In another aspect of the invention, an exemplary embodiment is directed to a system for generating realistic network traffic. The system includes at least one trace splitter, a number of replayers, and at least one recombiner. The trace splitter splits a captured trace of network traffic into a plurality of subtraces. The replayers replay the plurality of subtraces. The recombiner recombines the plurality of subtraces into a recombined trace.
The present invention is described in detail below with reference to the attached drawing figures, which are incorporated by reference herein and wherein:
The present invention provides a system and method for generating realistic network traffic by replaying a captured trace using parallelized streams of subtraces of the original captured trace.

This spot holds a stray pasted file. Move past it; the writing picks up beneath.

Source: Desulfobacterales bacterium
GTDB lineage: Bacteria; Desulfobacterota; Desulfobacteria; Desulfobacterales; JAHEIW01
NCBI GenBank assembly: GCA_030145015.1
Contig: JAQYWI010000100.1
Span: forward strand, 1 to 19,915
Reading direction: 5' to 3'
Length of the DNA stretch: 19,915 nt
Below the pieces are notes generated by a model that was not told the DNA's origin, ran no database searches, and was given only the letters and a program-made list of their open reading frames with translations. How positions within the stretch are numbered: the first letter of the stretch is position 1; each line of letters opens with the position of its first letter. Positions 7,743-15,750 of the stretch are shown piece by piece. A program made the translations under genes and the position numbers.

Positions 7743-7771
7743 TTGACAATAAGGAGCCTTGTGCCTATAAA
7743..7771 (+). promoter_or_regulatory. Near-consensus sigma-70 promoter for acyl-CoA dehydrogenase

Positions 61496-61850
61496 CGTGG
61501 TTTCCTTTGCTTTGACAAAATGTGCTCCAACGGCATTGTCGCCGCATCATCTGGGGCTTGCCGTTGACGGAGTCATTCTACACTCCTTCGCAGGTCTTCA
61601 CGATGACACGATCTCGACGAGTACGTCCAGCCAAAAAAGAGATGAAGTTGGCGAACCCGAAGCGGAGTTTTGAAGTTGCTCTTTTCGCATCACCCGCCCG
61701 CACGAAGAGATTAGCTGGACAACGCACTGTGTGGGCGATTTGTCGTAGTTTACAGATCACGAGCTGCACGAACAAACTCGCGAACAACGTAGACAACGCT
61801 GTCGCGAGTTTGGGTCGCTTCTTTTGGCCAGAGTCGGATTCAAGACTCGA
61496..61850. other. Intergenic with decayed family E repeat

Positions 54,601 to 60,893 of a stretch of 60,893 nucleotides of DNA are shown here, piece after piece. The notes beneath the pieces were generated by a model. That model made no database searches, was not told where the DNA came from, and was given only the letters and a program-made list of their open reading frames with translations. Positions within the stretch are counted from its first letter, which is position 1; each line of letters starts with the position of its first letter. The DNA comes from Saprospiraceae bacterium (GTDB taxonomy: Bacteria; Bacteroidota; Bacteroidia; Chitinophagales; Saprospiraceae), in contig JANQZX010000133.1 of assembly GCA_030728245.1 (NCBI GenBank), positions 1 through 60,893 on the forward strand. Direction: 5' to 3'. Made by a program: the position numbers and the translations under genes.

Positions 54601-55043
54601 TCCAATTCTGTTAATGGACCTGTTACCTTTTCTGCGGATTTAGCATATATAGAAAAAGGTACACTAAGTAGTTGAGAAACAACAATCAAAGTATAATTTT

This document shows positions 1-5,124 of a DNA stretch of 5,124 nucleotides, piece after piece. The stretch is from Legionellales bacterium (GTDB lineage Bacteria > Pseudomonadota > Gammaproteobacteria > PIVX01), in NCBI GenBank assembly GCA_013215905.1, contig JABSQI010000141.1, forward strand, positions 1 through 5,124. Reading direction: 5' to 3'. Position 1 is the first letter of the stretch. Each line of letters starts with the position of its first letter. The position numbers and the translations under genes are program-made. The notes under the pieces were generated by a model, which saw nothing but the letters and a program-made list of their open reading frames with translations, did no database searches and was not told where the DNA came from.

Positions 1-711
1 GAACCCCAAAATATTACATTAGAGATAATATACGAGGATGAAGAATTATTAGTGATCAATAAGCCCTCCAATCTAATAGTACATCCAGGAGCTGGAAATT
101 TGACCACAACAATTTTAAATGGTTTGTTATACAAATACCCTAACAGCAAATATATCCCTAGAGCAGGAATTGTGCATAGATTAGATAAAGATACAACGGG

Acronyms and Shorthand Notations
Throughout the description of the present invention, several acronyms and shorthand notations are used to aid the understanding of certain concepts pertaining to the associated system and services. These acronyms and shorthand notations are solely intended for the purpose of providing an easy methodology of communicating the ideas expressed herein and are in no way meant to limit the scope of the present invention. The following is a list of these acronyms:
Gigabits per second
Global Positioning System
Network Interface Card
Network Time Protocol
Time Stamp Counter
Further, various technical terms are used throughout this description. A definition of such terms can be found in Newton's Telecom Dictionary by H. Newton, 19th Edition (2003). These definitions are intended to provide a clearer understanding of the ideas disclosed herein but are in no way intended to limit the scope of the present invention. The definitions and terms should be interpreted broadly and liberally to the extent allowed by the meaning of the words offered in the above-cited reference.